Making a very precise offer for a car or a house may hurt your chances of success if you're negotiating with someone who has expertise in that area, according to research published in Psychological Science, a journal of the Association for Psychological Science. Results from a series of studies show that precise bids - for example, $9,572.36 or $384,961.42 - are more effective with novice negotiators, who tend to interpret higher precision as a sign of competence. Experts, on the other hand, found moderately precise bids to be most persuasive. "Our research shows that more precise opening prices can yield you a significant negotiation advantage, but you have to know whom you're negotiating with," says David D. Loschelder of Leuphana University Lüneberg in Germany. "With amateurs, this number should be very precise; with experts, however, negotiators should either choose a moderate level of precision or back up their highly precise number with a compelling reason." Loschelder became interested in the effects of precise numbers when he had to negotiate the price of a rental bicycle as a graduate student. "The student who rented the bicycle to me asked for €34.50 for a period of four weeks. Not €30, not €35, not even €32, but exactly €34.50--a precise number that can't really be divided by four weeks," he explains. "As a consequence of this precision, I felt my counterpart was overly competent and I didn't even negotiate for a single cent." Loschelder and colleagues speculated that there must be a limit to the effectiveness of precision, but their initial studies with amateur negotiators showed that very precise opening bids created surprisingly strong anchor points that shaped subsequent counteroffers and final deal terms. The researchers decided to examine the effects that such precision has in the context of real-world expertise. In one experiment, 230 novice negotiators and 223 real-estate agents examined and evaluated a real-estate listing. Participants received the same pictures, floor plans, and other information, but the list prices they saw ranged from only two precise digits (e.g., €980,000) to eight precise digits (e.g., €978,781.63). They were instructed to make a counteroffer in response to the list price and to state the highest price they would be willing to pay for the house. The results showed that participants responded to precision differently depending on their expertise. Amateurs' counteroffers and maximum prices increased as the precision of the initial bid increased. The same was true for experts, but only up to around 5 precise digits; after this point, experts' counteroffers actually decreased as the list price became more precise. Loschelder and colleagues found the same pattern of results when they asked novices and expert jewelers to evaluate a diamond necklace. The researchers hypothesized that both amateurs and experts find highly precise bids to be unusual but they come to different conclusions as to why the seller made that particular bid. "Interestingly, amateurs seem to think: 'Oh, this number is so precise, my opponent must have thought quite a bit about a fair price. He or she must be really competent,'" Loschelder explains. "In contrast, experts perceive this as too-precise a price and denigrate their opponent's competence." Indeed, additional data indicated that perceived competence explained the responses of both amateur and expert participants. While amateurs saw more precise offers as a sign of a competent bidder, experts considered very precise bidders to be less competent than those who made moderately precise bids. Interestingly, providing experts with a rationale for the bid seems to counteract the negative effect of precision. When car salespeople evaluated a very precise bid for a car that took various conditions - such as recent inspections, a small scratch, and long-distance usage - into account, they were willing to pay just as much as they would in response to a moderately precise bid. The results showed that including an explanation for a very precise bid made the seller appear more competent to the car experts. Given that negotiations over things like a starting salary or the price of a house are an important part of everyday life, the findings have broad relevance: "Whenever something is listed at a price, whenever someone opens a negotiation, price precision can come into play and you should pay close attention to your opponent's negotiation expertise," Loschelder concludes. Co-authors on the research include Malte Friese of Saarland University, Michael Schaerer of INSEAD, and Adam D. Galinsky of Columbia Business School. This research was supported by a grant from the German Academic Exchange Service to D. D. Loschelder and by a grant from the German Research Foundation to D. D. Loschelder and M. Friese (DFG LO-2201/2-1). For more information about this study, please contact: David D. Loschelder at david.loschelder@leuphana.de. The article abstract is available online: http://pss. The APS journal Psychological Science is the highest ranked empirical journal in psychology. For a copy of the article "The Too-Much-Precision Effect: When and Why Precise Anchors Backfire With Experts" and access to other Psychological Science research findings, please contact Anna Mikulak at 202-293-9300 or amikulak@psychologicalscience.org.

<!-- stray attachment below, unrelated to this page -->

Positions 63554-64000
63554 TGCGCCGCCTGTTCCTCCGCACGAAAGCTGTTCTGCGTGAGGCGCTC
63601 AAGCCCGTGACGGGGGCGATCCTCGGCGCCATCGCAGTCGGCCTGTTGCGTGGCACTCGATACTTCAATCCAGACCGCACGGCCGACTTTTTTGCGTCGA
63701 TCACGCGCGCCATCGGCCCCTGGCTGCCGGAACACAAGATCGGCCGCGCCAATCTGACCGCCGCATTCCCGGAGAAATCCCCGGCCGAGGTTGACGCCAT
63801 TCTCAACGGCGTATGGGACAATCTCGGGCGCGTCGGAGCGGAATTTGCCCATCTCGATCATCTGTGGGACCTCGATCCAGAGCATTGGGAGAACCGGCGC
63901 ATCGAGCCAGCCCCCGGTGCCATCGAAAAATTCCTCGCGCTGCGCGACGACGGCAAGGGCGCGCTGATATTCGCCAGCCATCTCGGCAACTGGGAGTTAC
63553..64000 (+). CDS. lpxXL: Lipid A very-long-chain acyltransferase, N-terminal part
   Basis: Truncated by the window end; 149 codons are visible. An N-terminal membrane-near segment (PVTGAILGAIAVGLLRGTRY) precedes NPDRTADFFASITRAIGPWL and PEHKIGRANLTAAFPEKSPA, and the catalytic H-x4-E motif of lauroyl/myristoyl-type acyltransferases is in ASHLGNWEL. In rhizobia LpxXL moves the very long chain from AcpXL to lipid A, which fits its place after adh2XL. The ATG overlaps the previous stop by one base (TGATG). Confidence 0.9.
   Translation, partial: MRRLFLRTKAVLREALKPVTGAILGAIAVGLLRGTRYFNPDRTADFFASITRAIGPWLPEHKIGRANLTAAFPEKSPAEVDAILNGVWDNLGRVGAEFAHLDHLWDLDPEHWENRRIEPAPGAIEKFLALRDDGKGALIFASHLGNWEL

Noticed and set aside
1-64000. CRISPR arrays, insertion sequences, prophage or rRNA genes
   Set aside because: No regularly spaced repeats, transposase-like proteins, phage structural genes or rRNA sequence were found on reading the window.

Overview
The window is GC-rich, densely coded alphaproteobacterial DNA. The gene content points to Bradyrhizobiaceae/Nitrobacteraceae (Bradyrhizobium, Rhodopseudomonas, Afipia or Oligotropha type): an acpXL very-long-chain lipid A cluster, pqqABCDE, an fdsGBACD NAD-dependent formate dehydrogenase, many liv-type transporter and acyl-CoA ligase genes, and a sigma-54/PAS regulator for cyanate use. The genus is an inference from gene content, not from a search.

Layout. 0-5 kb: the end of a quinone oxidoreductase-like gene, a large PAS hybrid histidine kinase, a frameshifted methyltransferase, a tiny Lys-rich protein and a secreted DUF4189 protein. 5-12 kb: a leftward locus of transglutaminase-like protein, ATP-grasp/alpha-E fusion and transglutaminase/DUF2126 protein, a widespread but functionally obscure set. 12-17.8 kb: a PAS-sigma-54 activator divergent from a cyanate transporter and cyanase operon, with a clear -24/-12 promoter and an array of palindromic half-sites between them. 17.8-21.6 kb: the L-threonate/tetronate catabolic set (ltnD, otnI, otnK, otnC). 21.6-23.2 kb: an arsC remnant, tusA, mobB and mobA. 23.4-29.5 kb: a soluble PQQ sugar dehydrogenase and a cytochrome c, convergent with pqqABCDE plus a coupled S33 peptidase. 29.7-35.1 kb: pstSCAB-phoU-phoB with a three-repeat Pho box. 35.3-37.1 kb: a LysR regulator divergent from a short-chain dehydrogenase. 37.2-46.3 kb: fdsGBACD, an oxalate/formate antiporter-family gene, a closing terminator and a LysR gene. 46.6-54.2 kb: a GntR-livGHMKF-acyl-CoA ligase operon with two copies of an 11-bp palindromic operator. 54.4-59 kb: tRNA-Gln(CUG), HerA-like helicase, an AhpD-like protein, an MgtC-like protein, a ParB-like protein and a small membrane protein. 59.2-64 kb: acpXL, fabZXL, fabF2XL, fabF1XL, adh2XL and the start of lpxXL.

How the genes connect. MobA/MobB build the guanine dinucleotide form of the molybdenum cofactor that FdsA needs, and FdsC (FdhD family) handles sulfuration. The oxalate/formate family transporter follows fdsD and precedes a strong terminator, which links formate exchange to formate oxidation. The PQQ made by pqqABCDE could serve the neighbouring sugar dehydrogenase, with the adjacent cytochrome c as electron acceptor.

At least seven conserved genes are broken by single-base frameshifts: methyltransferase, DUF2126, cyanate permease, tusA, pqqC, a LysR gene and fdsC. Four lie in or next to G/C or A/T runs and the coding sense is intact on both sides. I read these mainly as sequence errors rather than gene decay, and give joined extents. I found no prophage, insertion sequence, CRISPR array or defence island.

News Article | December 6, 2016